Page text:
Table 1 Age and sex in both group 1 and group 2

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Table 2 Functional outcome for both groups showed improvement from preoperative level

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Table 3 Range of motion and GROM at affected level preoperatively and at postoperative follow-up

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Table 4 Treated level in both group 1 and group 2

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Table 5 Postoperative follow-up in both group 1 and group 2

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Table 6 Comparison between implanted used and the results of clinical pictures in other studies

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According to global range of motion, in our result, there is significant difference between preoperative and postoperative in both groups (decreased in group 1, P<0.05, and increased in group 2, P>0.05).

According to segmental range of motion, there is significant difference from preoperative to postoperative in both groups (in group 1, P<0.05, and in group 2, P>0.05).

This study and other studies are comparable regarding range of motion at operated level and global range of motion ([Table 7]).
Table 7 Segmental and global motion analysis in cervical fusion and dynamic cervical implant in comparable studies

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No remarkable complication in our study is shown except two cases of persistent neck pain, but Eldin [19] reported that one patient had transient postoperative swallowing difficulty and another with mild hoarseness of voice. Another patient developed remote spondylodiscitis (C6–C7) three levels below the operative site (C3–C4) 2.5 months postoperatively. This patient was treated conservatively and had resolution of symptoms in 3 months. In Li et al. [21], the reported anterior migration of the prosthesis by 2 mm was detected in one patient in the DCI group at the 12-month follow-up, and cage subsidence of more than 1 mm was observed in two patients in the ACDF group at the final follow-up. Zhu and colleagues reported three cases with postoperative dysphagia in 1 week, which recovered in 2 months in PEEK cage group. Rollinghof et al. [15] noticed subsidence is significantly more often in the cage group (6/23 or 26.1%). Kahraman and colleagues reported in one patient, a minimal collapse fracture was observed owing to bone resorption in the superior corpus. Conservative treatment was preferred, and the patient recovered without additional surgery. However, Elsawaf et al. [13] found one patient who showed a slight pseudoarthrosis after 13 months of follow-up without effect on the clinical outcome. Faldini et al. [6] reported no complications.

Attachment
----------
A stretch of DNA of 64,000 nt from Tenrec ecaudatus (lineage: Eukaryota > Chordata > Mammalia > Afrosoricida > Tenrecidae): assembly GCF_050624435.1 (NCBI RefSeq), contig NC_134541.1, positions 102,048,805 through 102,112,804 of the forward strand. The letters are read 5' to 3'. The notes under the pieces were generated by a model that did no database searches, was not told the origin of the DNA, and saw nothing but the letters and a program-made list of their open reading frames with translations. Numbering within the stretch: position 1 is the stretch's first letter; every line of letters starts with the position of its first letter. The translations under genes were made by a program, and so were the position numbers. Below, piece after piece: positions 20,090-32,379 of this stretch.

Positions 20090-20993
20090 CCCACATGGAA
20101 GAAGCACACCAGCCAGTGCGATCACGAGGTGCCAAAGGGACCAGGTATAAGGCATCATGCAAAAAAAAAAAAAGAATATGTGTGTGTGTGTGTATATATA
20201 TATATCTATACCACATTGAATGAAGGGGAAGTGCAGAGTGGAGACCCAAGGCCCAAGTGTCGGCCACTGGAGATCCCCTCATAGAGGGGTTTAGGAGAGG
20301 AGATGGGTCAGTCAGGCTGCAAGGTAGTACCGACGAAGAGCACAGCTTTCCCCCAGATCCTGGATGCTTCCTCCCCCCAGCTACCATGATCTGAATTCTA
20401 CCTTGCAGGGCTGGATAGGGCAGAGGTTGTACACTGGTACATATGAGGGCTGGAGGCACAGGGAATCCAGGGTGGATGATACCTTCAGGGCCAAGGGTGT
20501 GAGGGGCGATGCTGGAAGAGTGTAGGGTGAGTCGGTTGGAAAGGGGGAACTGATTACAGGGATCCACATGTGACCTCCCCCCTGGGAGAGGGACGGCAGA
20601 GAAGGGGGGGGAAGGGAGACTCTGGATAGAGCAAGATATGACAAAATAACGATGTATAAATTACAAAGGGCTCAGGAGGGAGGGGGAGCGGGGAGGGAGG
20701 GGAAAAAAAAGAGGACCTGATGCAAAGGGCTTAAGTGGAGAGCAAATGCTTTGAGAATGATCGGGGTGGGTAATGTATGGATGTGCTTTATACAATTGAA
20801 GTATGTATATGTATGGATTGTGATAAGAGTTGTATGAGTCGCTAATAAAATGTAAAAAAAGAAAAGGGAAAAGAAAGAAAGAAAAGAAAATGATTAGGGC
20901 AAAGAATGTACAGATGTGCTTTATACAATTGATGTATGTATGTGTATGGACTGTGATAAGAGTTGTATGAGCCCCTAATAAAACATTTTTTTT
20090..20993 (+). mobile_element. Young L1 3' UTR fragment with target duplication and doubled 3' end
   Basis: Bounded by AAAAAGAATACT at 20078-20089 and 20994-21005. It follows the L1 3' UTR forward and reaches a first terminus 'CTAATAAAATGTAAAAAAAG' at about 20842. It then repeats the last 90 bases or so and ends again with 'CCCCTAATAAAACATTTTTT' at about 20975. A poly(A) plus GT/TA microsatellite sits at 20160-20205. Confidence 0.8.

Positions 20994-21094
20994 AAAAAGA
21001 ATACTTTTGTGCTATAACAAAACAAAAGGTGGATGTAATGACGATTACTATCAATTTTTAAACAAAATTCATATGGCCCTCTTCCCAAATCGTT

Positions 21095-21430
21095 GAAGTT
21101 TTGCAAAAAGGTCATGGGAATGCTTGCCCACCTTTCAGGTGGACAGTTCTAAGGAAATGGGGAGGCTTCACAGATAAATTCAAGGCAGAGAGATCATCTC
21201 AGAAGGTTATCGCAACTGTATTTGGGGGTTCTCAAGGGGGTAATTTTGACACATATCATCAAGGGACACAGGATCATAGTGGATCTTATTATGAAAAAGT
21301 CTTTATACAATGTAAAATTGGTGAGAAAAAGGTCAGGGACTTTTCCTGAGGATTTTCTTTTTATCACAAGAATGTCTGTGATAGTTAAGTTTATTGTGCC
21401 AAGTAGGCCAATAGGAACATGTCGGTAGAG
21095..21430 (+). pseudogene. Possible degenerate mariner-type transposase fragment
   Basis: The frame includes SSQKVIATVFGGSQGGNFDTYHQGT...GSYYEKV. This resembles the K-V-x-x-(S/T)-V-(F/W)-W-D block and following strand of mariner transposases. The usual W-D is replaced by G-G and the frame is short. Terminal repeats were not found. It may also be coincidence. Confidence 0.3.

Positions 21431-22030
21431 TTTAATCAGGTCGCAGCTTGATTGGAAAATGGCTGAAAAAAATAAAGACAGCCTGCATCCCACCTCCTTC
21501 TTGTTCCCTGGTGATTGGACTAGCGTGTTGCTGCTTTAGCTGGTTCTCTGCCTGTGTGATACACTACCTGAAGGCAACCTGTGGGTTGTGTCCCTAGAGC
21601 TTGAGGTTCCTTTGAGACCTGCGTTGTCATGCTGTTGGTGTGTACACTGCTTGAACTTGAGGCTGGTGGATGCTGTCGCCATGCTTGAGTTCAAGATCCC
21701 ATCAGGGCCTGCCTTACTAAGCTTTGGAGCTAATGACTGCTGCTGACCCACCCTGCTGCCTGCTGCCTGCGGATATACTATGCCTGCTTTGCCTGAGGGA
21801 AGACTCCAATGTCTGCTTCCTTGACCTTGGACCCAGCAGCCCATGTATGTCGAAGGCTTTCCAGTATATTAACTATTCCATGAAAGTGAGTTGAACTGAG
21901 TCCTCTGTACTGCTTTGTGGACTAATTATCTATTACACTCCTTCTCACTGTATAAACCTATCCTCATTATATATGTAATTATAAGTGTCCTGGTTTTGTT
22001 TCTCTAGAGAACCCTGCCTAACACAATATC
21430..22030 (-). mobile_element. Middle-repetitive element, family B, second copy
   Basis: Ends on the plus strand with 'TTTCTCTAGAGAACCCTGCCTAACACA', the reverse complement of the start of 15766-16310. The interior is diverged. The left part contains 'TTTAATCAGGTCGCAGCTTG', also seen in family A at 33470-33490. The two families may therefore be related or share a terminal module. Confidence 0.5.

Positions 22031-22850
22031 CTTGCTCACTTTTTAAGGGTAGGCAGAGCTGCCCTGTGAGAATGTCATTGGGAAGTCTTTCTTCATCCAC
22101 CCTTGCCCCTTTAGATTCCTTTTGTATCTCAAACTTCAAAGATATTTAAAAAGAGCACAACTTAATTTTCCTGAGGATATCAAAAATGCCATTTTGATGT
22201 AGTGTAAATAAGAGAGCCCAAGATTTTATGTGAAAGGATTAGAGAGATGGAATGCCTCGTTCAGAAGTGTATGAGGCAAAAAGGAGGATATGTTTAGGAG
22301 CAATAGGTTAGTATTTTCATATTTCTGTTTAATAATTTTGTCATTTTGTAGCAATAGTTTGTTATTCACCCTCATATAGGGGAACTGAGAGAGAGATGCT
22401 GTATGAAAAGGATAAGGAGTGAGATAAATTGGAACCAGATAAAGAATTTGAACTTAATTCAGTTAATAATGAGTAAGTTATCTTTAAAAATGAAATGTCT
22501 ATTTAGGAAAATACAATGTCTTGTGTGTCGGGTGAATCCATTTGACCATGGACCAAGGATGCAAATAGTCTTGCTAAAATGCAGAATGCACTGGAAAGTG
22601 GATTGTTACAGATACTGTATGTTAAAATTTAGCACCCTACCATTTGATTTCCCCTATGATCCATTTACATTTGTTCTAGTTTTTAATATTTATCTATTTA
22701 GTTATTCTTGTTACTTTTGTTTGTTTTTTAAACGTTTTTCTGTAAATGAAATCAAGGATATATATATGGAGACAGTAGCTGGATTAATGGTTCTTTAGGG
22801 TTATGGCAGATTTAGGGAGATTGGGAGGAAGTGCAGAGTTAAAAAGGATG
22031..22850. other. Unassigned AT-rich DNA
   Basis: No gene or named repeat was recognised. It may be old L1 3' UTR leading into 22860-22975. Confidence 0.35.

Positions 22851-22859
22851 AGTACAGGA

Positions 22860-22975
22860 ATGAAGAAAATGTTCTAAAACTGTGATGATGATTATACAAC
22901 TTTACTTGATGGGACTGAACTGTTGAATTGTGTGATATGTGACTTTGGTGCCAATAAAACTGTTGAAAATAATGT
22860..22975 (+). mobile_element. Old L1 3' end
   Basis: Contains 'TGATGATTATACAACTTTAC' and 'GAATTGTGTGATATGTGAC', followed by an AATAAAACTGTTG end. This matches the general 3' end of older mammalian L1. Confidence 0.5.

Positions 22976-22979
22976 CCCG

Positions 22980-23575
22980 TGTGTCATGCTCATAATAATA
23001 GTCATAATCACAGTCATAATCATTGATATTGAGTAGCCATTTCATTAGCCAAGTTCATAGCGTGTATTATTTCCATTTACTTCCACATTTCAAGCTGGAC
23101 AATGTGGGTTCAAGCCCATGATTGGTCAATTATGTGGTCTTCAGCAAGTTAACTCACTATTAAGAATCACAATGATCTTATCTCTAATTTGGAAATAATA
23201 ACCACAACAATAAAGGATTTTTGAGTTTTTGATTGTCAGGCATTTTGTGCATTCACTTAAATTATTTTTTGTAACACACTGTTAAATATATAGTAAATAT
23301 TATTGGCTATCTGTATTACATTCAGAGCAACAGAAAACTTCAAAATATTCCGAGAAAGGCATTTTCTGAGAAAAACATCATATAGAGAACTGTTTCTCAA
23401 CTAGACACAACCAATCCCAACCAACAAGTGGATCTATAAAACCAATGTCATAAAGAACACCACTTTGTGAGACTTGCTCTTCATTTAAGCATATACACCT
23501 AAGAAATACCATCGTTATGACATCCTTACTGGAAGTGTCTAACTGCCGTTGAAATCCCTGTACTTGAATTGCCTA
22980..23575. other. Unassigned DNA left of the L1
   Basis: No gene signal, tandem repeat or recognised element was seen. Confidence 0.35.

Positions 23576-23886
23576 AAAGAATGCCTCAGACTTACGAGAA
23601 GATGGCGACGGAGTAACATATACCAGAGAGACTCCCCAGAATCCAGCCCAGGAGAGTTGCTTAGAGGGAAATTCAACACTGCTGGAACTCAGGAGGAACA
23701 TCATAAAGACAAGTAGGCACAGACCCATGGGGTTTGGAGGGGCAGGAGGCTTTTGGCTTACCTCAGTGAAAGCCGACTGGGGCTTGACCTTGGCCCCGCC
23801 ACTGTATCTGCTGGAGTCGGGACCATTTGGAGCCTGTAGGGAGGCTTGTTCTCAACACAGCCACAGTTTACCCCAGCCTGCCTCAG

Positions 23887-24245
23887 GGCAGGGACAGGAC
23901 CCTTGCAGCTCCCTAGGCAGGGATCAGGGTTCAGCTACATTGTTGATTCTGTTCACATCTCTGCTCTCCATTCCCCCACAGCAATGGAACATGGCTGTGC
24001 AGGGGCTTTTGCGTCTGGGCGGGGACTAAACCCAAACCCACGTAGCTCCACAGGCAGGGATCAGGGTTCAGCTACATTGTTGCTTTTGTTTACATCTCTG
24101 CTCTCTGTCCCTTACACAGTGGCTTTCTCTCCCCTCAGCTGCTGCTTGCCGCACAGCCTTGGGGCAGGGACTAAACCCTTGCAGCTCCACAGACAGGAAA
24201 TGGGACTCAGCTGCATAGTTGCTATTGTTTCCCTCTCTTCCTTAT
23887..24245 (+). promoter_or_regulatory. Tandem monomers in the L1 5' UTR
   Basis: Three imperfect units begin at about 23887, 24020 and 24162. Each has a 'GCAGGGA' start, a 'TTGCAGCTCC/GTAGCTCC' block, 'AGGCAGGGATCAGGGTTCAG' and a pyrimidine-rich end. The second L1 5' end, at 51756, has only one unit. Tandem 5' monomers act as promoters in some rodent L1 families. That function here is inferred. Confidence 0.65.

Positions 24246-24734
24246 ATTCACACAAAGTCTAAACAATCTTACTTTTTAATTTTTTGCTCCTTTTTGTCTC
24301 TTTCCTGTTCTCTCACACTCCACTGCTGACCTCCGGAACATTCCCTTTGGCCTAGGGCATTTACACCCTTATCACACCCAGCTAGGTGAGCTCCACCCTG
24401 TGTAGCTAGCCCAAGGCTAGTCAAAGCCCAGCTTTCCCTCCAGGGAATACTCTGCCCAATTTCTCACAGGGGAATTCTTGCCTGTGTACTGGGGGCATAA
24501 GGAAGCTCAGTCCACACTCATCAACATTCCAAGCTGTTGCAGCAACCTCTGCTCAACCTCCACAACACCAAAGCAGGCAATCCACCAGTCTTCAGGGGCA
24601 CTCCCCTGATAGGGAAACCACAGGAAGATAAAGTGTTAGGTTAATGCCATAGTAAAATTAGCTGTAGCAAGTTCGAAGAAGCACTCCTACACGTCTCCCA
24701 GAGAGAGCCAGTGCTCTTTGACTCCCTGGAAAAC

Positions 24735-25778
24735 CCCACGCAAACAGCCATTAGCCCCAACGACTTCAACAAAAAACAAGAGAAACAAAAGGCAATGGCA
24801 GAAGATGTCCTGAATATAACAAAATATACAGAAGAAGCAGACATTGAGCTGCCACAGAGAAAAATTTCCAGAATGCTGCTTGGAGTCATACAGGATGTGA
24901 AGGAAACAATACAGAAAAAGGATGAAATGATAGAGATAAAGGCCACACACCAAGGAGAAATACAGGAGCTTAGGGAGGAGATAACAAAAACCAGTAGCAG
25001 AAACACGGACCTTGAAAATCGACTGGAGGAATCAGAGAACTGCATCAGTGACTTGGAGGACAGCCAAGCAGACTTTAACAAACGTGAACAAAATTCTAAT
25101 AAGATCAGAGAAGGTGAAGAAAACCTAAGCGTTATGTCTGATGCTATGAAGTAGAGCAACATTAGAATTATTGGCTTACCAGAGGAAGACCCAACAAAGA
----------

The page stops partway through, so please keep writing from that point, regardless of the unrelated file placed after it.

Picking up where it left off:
Conclusion Top


We did not find any major differences between DCI arthroplasty and ACDF with PEEK cage for cervical DDD in terms of improvement in clinical symptoms, blood loss, operation time, and radiological outcome, but DCI arthroplasty was associated with better postoperative neck disability index scores than ACDF with PEEK cage. DCI arthroplasty also resulted in better overall cervical range of motion and segmental range of motion at the treated level than ACDF with PEEK cage. Generally, the results show that DCI arthroplasty is an effective, reliable, and safe procedure for the treatment of cervical DDD. However, there is no definitive evidence that DCI arthroplasty has better intermediate-term outcomes than ACDF with PEEK cage.

Financial support and sponsorship

Nil.

Conflicts of interest

There are no conflicts of interest.



 
  References Top

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Röllinghof M, Zarghooni K, Hackenberg L, Zeh A, Radetzki F, Delank K-S. Quality of life and radiological outcome after cervical cage fusion and cervical disc arthroplasty. Acta Orthop Belg 2012; 78:369–375.  Back to cited text no. 15
    
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    Figures

  [Figure 1], [Figure 2], [Figure 3], [Figure 4], [Figure 5], [Figure 6], [Figure 7], [Figure 8], [Figure 9]
 
 
    Tables

  [Table 1], [Table 2], [Table 3], [Table 4], [Table 5], [Table 6], [Table 7]